4. Decorate for Christmas as a family. Whatever you decide to do in your home or with a tree, include all family members from the youngest to the oldest. (Even toddlers can put Christmas ornaments on a tree.) Often husbands leave this to the wife, or the mother doesn’t want to be bothered with the kids helping. This is a great family bonding activity. Put on Christmas music, have special refreshments, be sure and set aside plenty of time so it is a “party” like atmosphere and appreciate all the efforts of the helpers (even if it is not done as perfectly as you would do yourself!).
If single, invite special friends over to help (make sure you make it fun!).
5. Make your Christmas tree a family history book. As the season approaches, look back over the past twelve months together as a family and think of a significant event that you would like to remember in the years to come. For example you may have had a move, new addition to the family, an adopted puppy, a spiritual encounter, etc.. Then go shopping and look for an ornament that will symbolize the event or perhaps even the whole year. Be sure to print the year on the ornament so that in years to come you or your children can look back and remember.
6. Go caroling in your neighborhood. Door to door caroling is an ancient Christmas tradition. This is a tradition that would be good to keep. Gather some friends or a few families (it does not matter if you can carry a tune or not). The point is for it to be a joyful event, not a professional one. Caroling books are great, but you can make your own song sheets, or just sing the first verse of the carols you know. You will be surprised by the people you will bless.
7. Set aside a day (perhaps a Sunday afternoon) when your family will gather in the kitchen and bake, make candy, or even put together a gingerbread house. Even dad can get creative cutting out cookies or being the architect of the gingerbread house. Christmas is a great time for everyone to enjoy the kitchen, helping to bake holiday treats for entertaining and preparing gifts of food.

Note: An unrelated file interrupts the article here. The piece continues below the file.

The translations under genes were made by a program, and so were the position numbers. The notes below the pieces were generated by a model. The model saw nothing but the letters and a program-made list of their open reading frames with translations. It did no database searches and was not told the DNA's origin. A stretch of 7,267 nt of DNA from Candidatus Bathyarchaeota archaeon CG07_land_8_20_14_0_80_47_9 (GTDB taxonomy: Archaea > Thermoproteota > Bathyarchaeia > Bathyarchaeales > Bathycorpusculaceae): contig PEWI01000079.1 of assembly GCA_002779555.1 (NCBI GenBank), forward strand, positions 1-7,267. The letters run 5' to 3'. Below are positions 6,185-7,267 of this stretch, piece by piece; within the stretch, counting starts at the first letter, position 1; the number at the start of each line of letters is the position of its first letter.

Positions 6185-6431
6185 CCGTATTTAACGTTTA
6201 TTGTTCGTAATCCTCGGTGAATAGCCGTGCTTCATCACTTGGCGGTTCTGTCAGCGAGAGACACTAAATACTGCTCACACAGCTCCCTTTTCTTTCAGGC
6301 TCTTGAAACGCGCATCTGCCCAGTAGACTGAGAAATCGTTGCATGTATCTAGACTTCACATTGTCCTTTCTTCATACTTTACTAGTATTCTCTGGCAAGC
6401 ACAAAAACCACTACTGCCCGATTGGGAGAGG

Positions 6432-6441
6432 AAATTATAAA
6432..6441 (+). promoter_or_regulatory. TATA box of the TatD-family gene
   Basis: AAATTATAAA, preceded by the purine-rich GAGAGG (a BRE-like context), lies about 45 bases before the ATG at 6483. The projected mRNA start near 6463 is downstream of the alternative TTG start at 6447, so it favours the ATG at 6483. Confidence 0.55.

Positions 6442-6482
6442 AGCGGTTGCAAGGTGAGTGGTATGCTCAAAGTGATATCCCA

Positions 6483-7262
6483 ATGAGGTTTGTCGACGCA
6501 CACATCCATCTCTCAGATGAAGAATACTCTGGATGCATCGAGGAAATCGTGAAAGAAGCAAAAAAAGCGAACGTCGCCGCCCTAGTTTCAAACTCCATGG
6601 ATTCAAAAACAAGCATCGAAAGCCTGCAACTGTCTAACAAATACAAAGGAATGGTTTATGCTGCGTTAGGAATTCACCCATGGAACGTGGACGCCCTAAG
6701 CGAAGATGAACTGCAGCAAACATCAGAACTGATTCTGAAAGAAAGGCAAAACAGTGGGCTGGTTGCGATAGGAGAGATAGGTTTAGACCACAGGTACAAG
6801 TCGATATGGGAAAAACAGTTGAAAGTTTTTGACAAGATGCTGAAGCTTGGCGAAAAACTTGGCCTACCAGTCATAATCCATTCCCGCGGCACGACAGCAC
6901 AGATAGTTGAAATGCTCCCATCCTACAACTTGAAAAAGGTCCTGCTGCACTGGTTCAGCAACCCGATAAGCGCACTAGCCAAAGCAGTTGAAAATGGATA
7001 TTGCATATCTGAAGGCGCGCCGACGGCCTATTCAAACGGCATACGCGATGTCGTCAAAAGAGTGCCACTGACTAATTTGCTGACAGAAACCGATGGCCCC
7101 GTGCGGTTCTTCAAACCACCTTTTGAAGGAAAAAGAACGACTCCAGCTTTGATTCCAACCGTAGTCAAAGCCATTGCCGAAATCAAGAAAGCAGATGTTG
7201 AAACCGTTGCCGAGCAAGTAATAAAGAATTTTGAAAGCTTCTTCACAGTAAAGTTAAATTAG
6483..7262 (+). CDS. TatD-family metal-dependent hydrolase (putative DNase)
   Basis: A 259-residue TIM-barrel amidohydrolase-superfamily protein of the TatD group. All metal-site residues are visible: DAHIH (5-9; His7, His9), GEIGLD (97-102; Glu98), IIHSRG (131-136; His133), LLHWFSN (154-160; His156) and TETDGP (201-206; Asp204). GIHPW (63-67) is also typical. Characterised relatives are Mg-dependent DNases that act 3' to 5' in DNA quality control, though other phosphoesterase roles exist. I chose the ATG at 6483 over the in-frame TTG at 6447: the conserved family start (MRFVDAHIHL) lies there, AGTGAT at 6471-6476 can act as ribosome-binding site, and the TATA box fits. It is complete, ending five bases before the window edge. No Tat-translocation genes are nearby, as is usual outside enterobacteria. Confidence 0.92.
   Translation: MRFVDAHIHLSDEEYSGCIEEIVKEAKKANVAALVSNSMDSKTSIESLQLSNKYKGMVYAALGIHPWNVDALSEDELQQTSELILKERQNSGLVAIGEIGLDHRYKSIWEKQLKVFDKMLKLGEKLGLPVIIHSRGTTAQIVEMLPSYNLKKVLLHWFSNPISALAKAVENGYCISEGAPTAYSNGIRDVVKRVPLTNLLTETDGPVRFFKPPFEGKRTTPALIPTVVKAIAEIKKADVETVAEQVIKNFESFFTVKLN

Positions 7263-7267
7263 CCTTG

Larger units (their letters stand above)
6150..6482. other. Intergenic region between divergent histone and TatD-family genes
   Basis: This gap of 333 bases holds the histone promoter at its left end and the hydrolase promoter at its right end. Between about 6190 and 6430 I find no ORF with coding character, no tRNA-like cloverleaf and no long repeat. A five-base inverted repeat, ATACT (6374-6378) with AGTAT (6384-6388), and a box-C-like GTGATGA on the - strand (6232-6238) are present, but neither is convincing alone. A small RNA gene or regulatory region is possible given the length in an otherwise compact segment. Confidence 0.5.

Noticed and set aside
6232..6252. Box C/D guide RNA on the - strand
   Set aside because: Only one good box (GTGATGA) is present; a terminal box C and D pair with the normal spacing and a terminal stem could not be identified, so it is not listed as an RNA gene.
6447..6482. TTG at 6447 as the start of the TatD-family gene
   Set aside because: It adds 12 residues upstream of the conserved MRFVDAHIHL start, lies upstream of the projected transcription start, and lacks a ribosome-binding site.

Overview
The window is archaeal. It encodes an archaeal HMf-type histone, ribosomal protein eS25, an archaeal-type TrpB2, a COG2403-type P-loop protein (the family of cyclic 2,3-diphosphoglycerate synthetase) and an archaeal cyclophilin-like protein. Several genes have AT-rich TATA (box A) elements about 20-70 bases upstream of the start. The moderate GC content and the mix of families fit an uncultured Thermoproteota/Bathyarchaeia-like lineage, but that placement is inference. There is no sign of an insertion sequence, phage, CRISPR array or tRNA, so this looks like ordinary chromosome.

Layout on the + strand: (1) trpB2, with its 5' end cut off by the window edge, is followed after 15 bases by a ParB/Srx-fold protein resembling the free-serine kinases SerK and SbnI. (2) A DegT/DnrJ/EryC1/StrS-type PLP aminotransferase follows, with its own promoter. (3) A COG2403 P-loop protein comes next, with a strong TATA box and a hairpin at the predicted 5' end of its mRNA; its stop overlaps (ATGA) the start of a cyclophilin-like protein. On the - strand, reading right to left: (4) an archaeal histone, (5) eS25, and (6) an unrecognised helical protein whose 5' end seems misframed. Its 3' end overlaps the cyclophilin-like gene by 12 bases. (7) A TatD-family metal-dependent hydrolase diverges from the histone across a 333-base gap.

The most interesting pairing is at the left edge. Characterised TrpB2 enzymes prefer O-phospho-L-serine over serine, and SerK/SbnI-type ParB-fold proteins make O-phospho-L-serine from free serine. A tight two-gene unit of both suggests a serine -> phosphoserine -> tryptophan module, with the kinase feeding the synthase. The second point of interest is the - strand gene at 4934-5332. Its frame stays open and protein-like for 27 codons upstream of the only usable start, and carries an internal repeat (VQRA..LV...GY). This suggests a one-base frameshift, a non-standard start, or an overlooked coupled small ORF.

8. Have a Christmas family portrait made. Ask a friend to come to your home with a camera and make a group portrait of your family in front of the Christmas tree or some other holiday decoration. Place the portrait in a special photo album to make and keep a record of your family’s growth each year. The book will become a history of your home and lives which can be displayed each Christmas to provide a rich source of memories. You can even offer to be the photographer for another family’s portrait and make the picture a Christmas gift for them.
9. Let Christmas Day be a Sabbath. The entire family (not just mom) can help prepare your meal and do the clean up afterward. Remember that having a peaceful restful day will mean much more to the family than an elaborate meal served on fine china.
10. Make someone who is alone part of your family’s Christmas. Christmas can be the saddest, loneliest, and most depressing time of the year for those who live alone, are separated by miles from their family or have no one to share the holiday with. Consider including the elderly, a shut in, or someone otherwise isolated. There is no greater time to show God’s hospitality to others. This hospitality to a degree will mirror God’s love and hospitality shown to us as He sent His only Son into the world that we may know Him. The joy of Jesus’ birth is ours to share. If we ask God for specific ways to give it away to others, He will be faithful to answer our prayer.
Pastor Sandra and I hope that these suggestions will enrich your celebration of God's most precious Gift of all, the Gift of His Son, Christ Jesus our Lord.
Posted on Tue, November 29, 2011
by George Kouri